If you are looking for bonsai soil look for an online dealer or check your local nursery. I too have a Serissa and have it in a mostly inorganic high draining soil. Keep in mind that during the colder months when its inside it likes its soil to stay on the dry side (don't allow it go completely dry). It also should be sitting in a humidity tray or misted (or both). when concerning light, try to place it in a window where it will get the most optimum light exposure. Also in general Serissas don't like to be moved around too much and will protest this by dropping their leaves. That being said if and when you do decide to move it to a new location do so slowly to prevent this.
 

spunog

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Does a humidity tray have to have stones in it? How about if I place the bonsai pot + drip tray in a larger box and fill water to just under the level of the drip tray? Do the stones add a bigger area where the water is in contact with the sides? (Not sure if I'm explaining that very well)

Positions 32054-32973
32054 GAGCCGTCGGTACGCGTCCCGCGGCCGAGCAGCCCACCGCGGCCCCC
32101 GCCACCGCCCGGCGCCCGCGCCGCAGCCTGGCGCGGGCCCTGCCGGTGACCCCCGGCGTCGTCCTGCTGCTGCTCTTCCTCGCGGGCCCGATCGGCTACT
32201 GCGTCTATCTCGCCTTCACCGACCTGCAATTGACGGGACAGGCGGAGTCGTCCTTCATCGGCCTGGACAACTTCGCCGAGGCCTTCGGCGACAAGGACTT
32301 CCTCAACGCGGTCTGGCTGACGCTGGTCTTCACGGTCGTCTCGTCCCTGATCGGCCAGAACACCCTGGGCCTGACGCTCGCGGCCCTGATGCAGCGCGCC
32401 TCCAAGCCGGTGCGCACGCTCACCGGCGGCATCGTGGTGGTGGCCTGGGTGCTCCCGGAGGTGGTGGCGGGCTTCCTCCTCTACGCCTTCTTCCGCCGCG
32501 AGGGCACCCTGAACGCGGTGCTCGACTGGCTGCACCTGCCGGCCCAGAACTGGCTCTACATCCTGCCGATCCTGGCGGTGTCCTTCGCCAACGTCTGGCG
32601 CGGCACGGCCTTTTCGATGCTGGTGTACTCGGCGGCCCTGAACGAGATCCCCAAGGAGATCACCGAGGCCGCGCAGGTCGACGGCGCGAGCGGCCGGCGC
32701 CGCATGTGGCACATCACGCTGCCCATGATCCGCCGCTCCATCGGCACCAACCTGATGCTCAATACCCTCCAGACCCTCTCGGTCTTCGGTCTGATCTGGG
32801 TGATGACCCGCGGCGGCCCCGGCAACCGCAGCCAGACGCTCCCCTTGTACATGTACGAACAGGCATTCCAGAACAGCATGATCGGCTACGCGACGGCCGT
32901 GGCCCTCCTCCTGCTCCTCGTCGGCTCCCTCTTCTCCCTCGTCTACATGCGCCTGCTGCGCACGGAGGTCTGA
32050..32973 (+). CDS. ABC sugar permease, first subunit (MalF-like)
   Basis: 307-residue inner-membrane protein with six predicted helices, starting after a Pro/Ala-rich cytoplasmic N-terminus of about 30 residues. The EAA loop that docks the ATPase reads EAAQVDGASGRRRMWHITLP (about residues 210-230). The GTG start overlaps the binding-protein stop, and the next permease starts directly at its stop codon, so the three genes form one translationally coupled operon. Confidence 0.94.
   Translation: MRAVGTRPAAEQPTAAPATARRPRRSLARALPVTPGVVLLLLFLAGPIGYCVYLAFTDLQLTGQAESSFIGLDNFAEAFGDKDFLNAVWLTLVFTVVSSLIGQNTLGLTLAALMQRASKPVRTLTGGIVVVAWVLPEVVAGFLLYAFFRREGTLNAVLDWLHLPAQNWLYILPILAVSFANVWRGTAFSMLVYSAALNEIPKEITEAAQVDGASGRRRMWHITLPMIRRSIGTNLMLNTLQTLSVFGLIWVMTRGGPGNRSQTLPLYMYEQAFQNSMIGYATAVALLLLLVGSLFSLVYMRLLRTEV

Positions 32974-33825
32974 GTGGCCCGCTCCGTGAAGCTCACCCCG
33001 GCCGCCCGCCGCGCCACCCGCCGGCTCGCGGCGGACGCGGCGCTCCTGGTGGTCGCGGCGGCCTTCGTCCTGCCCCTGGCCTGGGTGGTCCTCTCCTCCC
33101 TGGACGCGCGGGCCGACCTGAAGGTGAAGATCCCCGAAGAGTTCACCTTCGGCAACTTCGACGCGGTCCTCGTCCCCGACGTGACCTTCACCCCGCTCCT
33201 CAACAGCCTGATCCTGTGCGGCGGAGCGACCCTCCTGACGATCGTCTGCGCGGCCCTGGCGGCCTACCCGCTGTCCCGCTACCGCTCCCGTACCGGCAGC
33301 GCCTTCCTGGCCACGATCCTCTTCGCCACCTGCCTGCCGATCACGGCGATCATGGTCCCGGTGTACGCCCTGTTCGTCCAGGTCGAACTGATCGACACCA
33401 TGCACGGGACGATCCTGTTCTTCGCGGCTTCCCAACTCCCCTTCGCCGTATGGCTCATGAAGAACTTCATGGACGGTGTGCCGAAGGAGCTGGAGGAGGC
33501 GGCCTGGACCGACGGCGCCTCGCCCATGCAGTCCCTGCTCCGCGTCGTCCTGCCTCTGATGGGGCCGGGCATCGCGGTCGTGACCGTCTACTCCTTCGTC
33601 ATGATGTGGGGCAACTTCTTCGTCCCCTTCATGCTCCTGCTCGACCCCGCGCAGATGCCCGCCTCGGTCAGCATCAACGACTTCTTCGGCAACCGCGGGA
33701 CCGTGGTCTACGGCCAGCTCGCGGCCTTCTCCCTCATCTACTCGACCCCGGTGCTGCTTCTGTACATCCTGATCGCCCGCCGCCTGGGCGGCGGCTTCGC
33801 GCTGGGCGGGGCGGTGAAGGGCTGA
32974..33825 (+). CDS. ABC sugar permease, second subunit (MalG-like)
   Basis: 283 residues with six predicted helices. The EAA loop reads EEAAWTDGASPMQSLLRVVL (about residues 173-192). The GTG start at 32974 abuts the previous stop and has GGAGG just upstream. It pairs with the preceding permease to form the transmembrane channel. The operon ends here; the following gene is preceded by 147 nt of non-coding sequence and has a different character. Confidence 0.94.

Thanks,

Spunog
 

Bill S

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Don't worry about the Humidity tray, it doesn't accomplish much.

As much as I agree with rockm I'm thinking wait til it warms up and do it in the spring, over watered for some time will rot the roots and do this, just don't go the other way and let it dry out, it will kill it for sure. If you can water it only when it needs it, letting it dry down to just moist(not wet) before watering. If you do the repot now, use a little extra organic matter in the typical bonsai mix, for the extra moisture, but maintain the bonsi soil drainage, I know sound like a contradiction. Some chopped up long fiber spaghnum moss will work well, but top dress the soil so that the moss isn't sitting out on top of the soil(it dries out like a wick).